vancouver, b.c. (FRONTLINE MEDICAL NEWS) Resveratrol increased cerebral blood vessel dilation in a small study of adults with type 2 diabetes mellitus, suggesting a possible role for slowing disease-related cognitive decline, according to investigators from the University of Newcastle (Australia).

Type 2 diabetes impairs the ability of blood vessels to dilate effectively in response to demand, which may impact mental performance and perhaps contribute to the greater risk of dementia in people with the disease, according to investigator Rachel Wong, Ph.D., a biomedical researcher at the university.

Her team previously demonstrated that resveratrol – a polyphenol found in berries, nuts, grapes, and, famously, red wine – improves vasodilation in the systemic circulation, so they wanted to see if would do the same in the brain ( Nutr Metab Cardiovasc Dis. 2011 Nov;21(11):851-6 ).

Thirty-six dementia-free adults with type 2 diabetes took one of three doses of synthetic resveratrol – 75 mg, 150 mg, and 300 mg – or placebo at weekly intervals. Before and about an hour after each dose, the patients briefly breathed carbogen gas (95% oxygen, 5% carbon dioxide) to induce hypercapnia and subsequent cerebral vasodilation. Transcranial Doppler ultrasound was used to assess the change in blood flow in the middle and posterior cerebral arteries before and after dosing.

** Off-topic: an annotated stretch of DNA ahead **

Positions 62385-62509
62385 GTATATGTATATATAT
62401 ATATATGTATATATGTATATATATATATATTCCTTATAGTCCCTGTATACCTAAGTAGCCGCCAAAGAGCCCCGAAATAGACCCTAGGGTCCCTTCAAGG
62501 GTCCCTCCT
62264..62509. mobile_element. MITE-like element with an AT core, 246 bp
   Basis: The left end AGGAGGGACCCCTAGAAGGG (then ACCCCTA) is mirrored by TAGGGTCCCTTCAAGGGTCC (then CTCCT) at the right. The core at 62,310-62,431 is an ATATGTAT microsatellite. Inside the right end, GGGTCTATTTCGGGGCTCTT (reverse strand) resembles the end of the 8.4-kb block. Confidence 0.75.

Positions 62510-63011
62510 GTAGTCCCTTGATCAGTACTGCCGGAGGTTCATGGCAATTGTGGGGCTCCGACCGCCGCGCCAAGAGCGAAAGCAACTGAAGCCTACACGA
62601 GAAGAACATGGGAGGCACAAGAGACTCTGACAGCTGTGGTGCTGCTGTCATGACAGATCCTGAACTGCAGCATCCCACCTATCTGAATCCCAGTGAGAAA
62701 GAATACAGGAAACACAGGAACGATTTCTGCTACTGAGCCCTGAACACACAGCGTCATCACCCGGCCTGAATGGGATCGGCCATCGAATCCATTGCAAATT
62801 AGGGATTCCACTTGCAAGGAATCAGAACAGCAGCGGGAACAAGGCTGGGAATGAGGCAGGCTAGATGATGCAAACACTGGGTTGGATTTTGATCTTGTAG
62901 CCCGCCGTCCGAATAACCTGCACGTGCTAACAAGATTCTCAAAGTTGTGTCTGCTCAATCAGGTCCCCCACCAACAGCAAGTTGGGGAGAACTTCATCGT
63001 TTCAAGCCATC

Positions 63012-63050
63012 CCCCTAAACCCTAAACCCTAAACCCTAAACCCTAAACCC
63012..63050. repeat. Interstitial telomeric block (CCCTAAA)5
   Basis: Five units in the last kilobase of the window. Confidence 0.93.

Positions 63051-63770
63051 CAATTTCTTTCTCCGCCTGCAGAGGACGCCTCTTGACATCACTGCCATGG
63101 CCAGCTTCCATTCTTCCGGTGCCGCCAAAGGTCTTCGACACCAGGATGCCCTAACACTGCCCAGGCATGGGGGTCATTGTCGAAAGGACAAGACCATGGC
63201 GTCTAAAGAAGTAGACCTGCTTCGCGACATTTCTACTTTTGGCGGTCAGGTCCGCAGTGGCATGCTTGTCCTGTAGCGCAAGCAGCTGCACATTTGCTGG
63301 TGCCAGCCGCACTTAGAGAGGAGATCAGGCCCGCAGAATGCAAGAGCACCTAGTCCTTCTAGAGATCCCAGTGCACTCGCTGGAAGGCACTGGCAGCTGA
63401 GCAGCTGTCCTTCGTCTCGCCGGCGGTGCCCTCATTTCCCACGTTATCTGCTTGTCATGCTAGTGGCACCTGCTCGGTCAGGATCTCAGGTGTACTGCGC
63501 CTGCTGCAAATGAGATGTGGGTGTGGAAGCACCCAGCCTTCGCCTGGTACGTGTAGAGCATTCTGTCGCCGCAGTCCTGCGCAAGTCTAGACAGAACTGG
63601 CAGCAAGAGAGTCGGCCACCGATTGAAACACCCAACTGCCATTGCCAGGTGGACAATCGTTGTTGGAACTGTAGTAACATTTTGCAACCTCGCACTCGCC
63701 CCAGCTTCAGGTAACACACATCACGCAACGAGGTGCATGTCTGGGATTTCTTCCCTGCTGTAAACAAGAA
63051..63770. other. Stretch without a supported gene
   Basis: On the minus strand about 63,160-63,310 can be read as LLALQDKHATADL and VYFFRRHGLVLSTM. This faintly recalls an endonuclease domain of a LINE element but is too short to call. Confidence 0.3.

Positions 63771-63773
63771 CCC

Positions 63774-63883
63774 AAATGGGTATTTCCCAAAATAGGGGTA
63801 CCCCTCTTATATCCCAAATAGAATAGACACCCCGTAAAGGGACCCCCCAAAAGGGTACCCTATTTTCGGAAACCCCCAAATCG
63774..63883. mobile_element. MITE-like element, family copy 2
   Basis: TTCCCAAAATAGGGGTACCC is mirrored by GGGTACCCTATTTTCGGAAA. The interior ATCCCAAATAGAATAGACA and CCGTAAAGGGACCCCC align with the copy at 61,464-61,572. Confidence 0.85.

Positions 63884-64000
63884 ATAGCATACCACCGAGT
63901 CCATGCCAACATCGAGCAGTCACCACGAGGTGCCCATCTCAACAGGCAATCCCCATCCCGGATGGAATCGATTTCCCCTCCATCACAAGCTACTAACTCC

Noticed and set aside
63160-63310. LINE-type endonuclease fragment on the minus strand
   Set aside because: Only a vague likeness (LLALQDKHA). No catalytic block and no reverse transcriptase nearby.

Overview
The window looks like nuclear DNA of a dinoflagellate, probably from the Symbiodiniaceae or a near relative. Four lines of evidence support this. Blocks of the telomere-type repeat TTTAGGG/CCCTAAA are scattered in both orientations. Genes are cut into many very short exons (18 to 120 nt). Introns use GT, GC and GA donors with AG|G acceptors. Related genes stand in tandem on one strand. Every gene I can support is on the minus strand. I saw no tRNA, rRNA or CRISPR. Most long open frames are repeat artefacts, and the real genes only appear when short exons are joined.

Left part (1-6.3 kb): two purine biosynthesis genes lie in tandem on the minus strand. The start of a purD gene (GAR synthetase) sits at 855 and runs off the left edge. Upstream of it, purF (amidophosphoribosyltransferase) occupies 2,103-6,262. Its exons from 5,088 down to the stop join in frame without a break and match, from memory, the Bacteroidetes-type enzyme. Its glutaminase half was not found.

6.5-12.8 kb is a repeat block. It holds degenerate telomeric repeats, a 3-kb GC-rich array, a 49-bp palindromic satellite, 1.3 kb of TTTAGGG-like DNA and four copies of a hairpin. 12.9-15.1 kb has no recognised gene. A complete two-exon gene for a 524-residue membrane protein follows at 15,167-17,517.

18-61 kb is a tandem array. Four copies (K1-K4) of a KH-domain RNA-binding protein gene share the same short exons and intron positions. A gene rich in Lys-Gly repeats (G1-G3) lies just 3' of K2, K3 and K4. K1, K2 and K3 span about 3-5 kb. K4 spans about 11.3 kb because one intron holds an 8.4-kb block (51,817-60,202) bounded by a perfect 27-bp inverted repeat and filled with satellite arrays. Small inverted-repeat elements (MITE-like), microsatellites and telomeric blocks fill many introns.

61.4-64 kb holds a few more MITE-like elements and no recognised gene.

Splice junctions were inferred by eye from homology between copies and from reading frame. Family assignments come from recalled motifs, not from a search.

The percentage change in mean blood flow velocity in the middle cerebral arteries increased after all three doses of resveratrol, but not after placebo. The 75 and 300 mg doses both increased flow velocity by about 10%, while the 150 mg dose increased it by about 6%. Meanwhile, the 75 mg dose was the only one to increase vasodilator responsiveness in the posterior cerebral arteries.

“This is the first clinical evidence that resveratrol can enhance vasodilator responsiveness in people with type 2 diabetes. We are now investigating if regular supplementation can restore cerebral perfusion, and if that can attenuate the accelerated cognitive decline seen in this population,” Dr. Wong said.

They plan to test that with the 75 mg dose, the amount of resveratrol in about 30 liters of red wine. “I think it’s better to get it in the synthetic form,” she said.

The patients in the study were 68 years old on average, with a mean body mass index of 30 kg/m2. They had diabetes for about 10 years, and their mean hemoglobin A1c was 6.7%. The majority of subjects were on oral diabetes therapies; none of them was on insulin.

The investigators have no disclosures. The work was funded in part by the Australian National University and by DSM Nutritional Products, which provided the resveratrol.


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